The village farewelled 29 of its own last Thursday in the usual spectacular fashion of ngaben ceremonies. Preparations had been going on for a month and nobody slept the night before as the Pedanda (High Priest) led prayers and chanting throughout the early hours for the safe journey of the souls of the departed.
It is a requirement for all Hindu Balinese to be cremated. If the family is of a higher caste, or wealthy enough, this can occur soon after death. But if not, it’s cheaper by the dozen. Or in Thursday’s case, 29.
Consider the expense, borne by donation by everyone in the village. Ceremonies and cleansing immediately after death. A ceremony and procession to the burial ground for interment until the cremation. It literally could be years, but when the time comes another ceremony to respectfully recover the remains and return to the preparation area. In the meantime, hundreds, if not thousands, of offerings are prepared and beautiful sarcophagi (lembu) are made. Much more about Balinese death and cremation can be found here, an interesting read with passages from several authoritative sources.
Our day began at around 9am as overcast, but mostly the rain held off. After the Pedanda had evoked the ancestors to welcome some new arrivals, the procession assembled and noisily made its way to the cremation ground, perhaps a kilometer away. There’s always a lot of waiting at any Balinese ceremony and this was no exception. With vendors selling balloons, sarongs and food, there was something of a fairground atmosphere as holy business carried on.
Offerings must be presented, there are prayers to be said, families must to be blessed by a mangku (priest), but eventually chickens were symbolically released, fires were lit and heavy smoke covered the area. All that work. Reduced to ashes. Like a Buddhist mandala, nothing remained – a reminder that beauty and life are ephemeral.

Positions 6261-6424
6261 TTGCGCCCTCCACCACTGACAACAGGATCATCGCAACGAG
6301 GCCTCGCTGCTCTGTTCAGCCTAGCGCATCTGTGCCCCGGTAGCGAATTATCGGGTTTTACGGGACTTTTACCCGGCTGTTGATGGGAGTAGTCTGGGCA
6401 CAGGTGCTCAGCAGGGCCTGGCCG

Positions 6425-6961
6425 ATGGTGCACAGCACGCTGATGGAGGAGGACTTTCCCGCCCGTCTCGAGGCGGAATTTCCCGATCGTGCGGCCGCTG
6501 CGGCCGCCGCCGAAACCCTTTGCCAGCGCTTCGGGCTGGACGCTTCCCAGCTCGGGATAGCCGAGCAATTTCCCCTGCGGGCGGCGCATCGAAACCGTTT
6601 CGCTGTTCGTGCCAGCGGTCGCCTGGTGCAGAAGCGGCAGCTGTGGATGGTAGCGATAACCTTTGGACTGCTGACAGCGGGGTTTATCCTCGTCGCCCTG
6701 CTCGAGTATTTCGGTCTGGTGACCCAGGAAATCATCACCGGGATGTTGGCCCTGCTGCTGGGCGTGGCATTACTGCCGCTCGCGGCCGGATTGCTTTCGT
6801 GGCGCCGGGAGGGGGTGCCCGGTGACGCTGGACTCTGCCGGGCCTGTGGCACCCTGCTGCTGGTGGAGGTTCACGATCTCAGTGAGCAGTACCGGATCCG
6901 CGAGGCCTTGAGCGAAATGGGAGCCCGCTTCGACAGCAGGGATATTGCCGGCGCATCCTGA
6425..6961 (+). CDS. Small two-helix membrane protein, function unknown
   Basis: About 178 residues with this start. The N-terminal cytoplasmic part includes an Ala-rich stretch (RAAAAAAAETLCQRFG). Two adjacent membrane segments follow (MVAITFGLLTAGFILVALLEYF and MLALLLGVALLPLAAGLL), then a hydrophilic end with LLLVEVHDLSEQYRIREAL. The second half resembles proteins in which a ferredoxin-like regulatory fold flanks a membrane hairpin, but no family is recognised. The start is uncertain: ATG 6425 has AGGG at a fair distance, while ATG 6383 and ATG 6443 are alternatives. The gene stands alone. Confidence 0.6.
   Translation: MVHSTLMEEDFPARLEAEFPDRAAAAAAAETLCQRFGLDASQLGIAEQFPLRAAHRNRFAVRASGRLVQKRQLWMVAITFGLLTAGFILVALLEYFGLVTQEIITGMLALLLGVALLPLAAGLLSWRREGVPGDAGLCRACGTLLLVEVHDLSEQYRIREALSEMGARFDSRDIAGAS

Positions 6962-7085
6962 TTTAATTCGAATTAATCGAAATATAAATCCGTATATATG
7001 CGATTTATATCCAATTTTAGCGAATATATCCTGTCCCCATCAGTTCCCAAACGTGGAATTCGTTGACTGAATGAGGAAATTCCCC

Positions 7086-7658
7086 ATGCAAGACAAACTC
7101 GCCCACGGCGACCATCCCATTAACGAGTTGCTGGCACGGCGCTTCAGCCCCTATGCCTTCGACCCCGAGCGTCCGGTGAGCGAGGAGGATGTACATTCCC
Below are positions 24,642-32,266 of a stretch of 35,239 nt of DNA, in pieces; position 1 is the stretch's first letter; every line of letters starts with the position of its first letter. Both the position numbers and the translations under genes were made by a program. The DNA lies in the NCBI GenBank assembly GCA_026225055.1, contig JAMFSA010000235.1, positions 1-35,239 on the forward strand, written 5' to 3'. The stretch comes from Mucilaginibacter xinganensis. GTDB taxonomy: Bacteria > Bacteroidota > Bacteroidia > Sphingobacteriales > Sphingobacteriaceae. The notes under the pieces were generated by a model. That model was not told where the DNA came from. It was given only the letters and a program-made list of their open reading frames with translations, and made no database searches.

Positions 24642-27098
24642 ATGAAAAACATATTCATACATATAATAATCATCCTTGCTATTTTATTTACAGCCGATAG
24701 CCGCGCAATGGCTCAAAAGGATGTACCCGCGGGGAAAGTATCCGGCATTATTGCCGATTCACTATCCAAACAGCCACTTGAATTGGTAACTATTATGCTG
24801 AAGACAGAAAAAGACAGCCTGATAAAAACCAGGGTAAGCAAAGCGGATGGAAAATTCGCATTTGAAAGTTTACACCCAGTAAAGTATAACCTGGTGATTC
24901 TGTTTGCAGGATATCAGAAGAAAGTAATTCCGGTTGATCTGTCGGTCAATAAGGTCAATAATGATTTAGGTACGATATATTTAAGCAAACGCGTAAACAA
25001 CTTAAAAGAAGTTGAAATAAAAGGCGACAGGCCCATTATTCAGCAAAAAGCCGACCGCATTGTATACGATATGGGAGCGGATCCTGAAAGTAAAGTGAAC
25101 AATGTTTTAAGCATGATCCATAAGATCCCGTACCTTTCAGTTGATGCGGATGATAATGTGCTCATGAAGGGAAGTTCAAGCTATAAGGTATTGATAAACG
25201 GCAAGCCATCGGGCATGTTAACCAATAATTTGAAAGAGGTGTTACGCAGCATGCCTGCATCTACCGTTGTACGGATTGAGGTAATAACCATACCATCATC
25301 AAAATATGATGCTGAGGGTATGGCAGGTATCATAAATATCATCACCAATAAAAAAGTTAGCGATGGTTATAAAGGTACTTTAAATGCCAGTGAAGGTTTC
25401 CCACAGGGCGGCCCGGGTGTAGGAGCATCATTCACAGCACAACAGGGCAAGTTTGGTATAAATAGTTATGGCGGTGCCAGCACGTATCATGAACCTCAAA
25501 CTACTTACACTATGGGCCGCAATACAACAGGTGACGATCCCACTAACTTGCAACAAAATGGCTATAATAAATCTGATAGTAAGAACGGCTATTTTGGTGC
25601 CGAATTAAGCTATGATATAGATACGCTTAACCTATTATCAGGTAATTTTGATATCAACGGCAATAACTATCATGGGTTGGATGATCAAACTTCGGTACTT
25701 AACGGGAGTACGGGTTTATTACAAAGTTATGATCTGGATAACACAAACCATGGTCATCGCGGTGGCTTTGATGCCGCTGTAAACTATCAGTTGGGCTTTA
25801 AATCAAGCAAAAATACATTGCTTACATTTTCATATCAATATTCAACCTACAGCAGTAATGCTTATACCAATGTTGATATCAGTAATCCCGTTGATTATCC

Usually the ashes are collected the next day, but for various reasons our deceaseds’ ashes were wrapped in white cloth and placed on special tables with even more offerings and blessings. By this time it was about 5pm and we were wilting and made our way home, but at around 6 another procession took what was left down to the holiest place in Ubud, the confluence of two rivers at Campuhan Bridge, and released. We heard the returning gamelan and procession around 9pm.
Mind you, it’s not over. More ceremonies will occur 12 days after the ngaben. I don’t know how the Balinese find time to work. Of course, not long ago village life was enough to sustain everybody and they didn’t need to seek outside employment; it’s only the influx of tourists and people like us who choose to live here that has altered the traditional lifestyle. Those days can never return, but somehow the culture remains intact and there is no reason to think that coming generations will take short cuts as they are deeply wedded to the culture in every aspect.
Our next major ngaben will be some time in the 2020s but there will be many other ceremonies / festivals / events happening before then, including the return of these now ancestors to their family compound at Galungan. It is the richness of Balinese life that draws us here, but we can’t pretend that we will will ever fully understand.